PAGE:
What is a mortgage lender credit?
The opposite of discount points, lender credits are when you take on a higher interest rate for additional money from the lender that will help offset your closing costs. They’re calculated the same way as discount points, but appear as a “negative” point on your loan, since you’re getting money from the lender rather than paying more to them. While credits help you pay less in closing costs upfront, accepting them will also increase your monthly mortgage payment.
What is the lowest 30-year mortgage rate?
The lowest 30-year mortgage rate for you may vary on a day-to-day basis, based on a number of market factors and benchmarks, including activity from the Federal Reserve, the bond market, inflation, and the overall health of the economy. Lenders can update their rates every day. Just because one lender has the lowest rate for you on a given day doesn’t guarantee that they’ll also have the lowest rate for you the next day.
A quick, simple way to check today’s lowest 30-year mortgage rates is via this rates tool, which is updated daily.
Are mortgage rates expected to drop?
The short, unsatisfying answer: it depends. Current forecasts don’t suggest rates are likely to fall significantly in the near future. That said, high levels of volatility within the market mean that rates could indeed drop week-to-week, even over the course of a several month span during which rates rise overall. Checking regularly is the best way to stay up-to-date.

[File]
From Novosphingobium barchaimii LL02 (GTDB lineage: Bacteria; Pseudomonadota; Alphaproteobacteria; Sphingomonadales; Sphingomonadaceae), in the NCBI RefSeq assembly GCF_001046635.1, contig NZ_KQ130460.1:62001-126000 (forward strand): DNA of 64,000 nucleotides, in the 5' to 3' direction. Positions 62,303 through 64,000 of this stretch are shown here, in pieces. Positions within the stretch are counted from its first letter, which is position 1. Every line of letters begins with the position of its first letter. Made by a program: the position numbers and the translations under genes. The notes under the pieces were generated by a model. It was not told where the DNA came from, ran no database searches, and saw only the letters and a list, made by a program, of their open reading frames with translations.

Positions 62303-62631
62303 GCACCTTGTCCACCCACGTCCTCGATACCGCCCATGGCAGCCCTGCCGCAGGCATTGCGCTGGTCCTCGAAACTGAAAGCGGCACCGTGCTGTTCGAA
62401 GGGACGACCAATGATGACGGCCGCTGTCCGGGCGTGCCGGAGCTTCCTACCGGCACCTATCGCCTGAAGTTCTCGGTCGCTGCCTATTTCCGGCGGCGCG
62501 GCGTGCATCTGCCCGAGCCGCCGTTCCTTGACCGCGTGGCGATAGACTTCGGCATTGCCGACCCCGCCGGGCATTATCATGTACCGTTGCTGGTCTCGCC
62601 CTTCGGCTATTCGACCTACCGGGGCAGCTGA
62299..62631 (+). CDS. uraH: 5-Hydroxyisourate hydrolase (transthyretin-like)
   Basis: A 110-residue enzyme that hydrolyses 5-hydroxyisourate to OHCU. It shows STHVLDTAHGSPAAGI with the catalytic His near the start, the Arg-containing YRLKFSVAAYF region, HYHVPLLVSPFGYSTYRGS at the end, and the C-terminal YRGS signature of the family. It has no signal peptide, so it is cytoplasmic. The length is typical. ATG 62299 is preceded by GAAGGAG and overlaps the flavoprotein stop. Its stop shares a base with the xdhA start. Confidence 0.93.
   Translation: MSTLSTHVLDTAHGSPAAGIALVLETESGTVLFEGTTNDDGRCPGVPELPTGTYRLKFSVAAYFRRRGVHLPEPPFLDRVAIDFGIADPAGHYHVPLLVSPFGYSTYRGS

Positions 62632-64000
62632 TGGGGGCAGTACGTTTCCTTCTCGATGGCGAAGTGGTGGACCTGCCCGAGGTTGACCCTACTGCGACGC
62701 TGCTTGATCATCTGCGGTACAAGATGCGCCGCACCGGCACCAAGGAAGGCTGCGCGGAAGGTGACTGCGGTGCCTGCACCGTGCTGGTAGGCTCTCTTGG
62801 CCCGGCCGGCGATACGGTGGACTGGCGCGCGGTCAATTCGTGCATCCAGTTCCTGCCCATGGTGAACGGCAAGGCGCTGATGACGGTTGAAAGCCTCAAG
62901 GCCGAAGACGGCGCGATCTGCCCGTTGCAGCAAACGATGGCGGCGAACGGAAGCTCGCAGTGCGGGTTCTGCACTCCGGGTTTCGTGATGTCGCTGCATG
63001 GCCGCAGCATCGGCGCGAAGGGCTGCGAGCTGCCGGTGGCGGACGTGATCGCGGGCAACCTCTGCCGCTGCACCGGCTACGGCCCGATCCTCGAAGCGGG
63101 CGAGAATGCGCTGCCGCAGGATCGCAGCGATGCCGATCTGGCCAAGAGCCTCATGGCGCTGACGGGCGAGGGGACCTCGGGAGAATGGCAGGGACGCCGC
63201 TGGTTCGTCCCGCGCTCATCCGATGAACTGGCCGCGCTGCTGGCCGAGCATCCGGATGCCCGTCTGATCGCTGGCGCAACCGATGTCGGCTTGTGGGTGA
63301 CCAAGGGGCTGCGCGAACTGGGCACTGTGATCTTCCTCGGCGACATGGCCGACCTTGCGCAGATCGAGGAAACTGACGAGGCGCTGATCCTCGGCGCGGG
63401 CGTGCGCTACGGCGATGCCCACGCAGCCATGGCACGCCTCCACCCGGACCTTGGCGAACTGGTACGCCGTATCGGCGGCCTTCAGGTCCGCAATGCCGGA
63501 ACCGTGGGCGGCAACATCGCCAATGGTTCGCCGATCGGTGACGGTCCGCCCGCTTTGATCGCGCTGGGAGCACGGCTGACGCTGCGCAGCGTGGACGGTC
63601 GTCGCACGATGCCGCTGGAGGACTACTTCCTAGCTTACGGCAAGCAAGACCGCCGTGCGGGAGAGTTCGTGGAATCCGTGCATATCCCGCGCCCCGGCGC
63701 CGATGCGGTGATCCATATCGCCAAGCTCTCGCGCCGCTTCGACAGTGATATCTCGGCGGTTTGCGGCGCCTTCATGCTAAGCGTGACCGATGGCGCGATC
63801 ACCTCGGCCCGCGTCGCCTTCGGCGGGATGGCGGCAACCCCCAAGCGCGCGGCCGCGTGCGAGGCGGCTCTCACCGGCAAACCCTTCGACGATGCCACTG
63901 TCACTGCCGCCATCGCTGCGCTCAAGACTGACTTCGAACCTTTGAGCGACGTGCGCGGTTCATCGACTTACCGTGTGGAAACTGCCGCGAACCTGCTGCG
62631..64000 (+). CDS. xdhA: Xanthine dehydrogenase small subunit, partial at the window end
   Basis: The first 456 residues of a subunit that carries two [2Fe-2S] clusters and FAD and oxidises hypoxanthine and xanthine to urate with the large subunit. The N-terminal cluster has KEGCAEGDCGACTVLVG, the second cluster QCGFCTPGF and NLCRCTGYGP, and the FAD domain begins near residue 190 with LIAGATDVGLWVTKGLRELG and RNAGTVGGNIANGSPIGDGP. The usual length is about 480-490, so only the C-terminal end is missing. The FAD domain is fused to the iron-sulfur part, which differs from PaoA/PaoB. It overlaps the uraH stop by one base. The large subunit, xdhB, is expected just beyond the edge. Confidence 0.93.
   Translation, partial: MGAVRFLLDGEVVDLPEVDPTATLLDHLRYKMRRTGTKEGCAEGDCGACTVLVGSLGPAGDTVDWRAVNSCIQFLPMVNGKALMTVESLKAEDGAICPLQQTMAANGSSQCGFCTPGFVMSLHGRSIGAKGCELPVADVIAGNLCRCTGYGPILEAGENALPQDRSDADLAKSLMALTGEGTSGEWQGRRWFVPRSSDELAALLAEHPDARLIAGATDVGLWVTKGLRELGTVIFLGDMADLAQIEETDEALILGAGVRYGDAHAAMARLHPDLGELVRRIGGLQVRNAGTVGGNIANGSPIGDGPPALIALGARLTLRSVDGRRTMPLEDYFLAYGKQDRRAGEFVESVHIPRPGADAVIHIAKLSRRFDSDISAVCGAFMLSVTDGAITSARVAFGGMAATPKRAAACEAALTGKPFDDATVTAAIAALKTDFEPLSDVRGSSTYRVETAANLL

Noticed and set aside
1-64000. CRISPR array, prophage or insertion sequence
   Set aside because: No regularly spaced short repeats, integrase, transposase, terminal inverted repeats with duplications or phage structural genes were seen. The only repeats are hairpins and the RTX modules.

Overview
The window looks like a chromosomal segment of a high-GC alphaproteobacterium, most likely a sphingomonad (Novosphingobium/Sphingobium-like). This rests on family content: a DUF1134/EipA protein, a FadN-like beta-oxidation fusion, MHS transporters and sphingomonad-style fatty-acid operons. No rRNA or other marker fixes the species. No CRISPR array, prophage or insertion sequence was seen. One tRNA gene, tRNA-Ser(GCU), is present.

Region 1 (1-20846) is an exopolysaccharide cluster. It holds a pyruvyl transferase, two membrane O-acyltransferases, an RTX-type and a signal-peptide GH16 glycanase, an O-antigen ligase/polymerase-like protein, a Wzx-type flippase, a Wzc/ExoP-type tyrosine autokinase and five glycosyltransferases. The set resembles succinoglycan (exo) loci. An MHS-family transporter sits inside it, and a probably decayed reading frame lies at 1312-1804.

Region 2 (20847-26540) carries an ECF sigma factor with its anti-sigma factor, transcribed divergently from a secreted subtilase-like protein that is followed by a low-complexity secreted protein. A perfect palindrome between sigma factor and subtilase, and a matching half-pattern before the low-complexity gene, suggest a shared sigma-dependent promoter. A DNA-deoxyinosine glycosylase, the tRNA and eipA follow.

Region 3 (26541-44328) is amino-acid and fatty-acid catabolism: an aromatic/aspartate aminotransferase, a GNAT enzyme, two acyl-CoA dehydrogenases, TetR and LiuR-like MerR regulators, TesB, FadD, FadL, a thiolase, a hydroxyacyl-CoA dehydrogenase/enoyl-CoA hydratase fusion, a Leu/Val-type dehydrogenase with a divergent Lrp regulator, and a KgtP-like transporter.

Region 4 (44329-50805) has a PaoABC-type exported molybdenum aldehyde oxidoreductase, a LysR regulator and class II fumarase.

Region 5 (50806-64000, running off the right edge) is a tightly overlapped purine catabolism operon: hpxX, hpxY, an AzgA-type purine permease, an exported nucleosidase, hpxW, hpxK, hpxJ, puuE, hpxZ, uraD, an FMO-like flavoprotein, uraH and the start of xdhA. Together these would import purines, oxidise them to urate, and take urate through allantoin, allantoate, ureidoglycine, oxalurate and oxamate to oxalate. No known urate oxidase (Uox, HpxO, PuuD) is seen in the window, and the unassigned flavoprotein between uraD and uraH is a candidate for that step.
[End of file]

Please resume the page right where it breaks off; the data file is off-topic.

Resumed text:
What are the advantages to choosing an online mortgage provider over a local lender?
While a local lender may offer a longstanding history of operation, online mortgage providers bring their own suite of advantages to the table. Compared to local lenders, online providers have access to a much wider network of potential lenders, allowing you to compare more options and further ensure you’ve found the right loan for you. Online lenders also offer streamlined web-based platforms, which simplify the mortgage process by allowing you to track every step of your loan in one place. This same platform advantage can even save you time by making it quicker and easier to get pre-approved and apply for a loan.
Mortgage Accepted Income
There are a lot of ways people make money outside of traditional W2 income. Maybe you own your own business or have a side job making commission. It's possible to get mortgage as a waiter or as an uber driver as much as a W2 employee, learn how!
Quick Guide to Home Financing
What is a mortgage?
Also known as a mortgage loan, a mortgage is an agreement between you and a lender that allows you to borrow money to purchase a home. This agreement also gives your lender the right to take said home if you don’t repay the money you borrowed, plus interest. Most importantly, a mortgage allows you to obtain a home without having to pay the total purchase price upfront.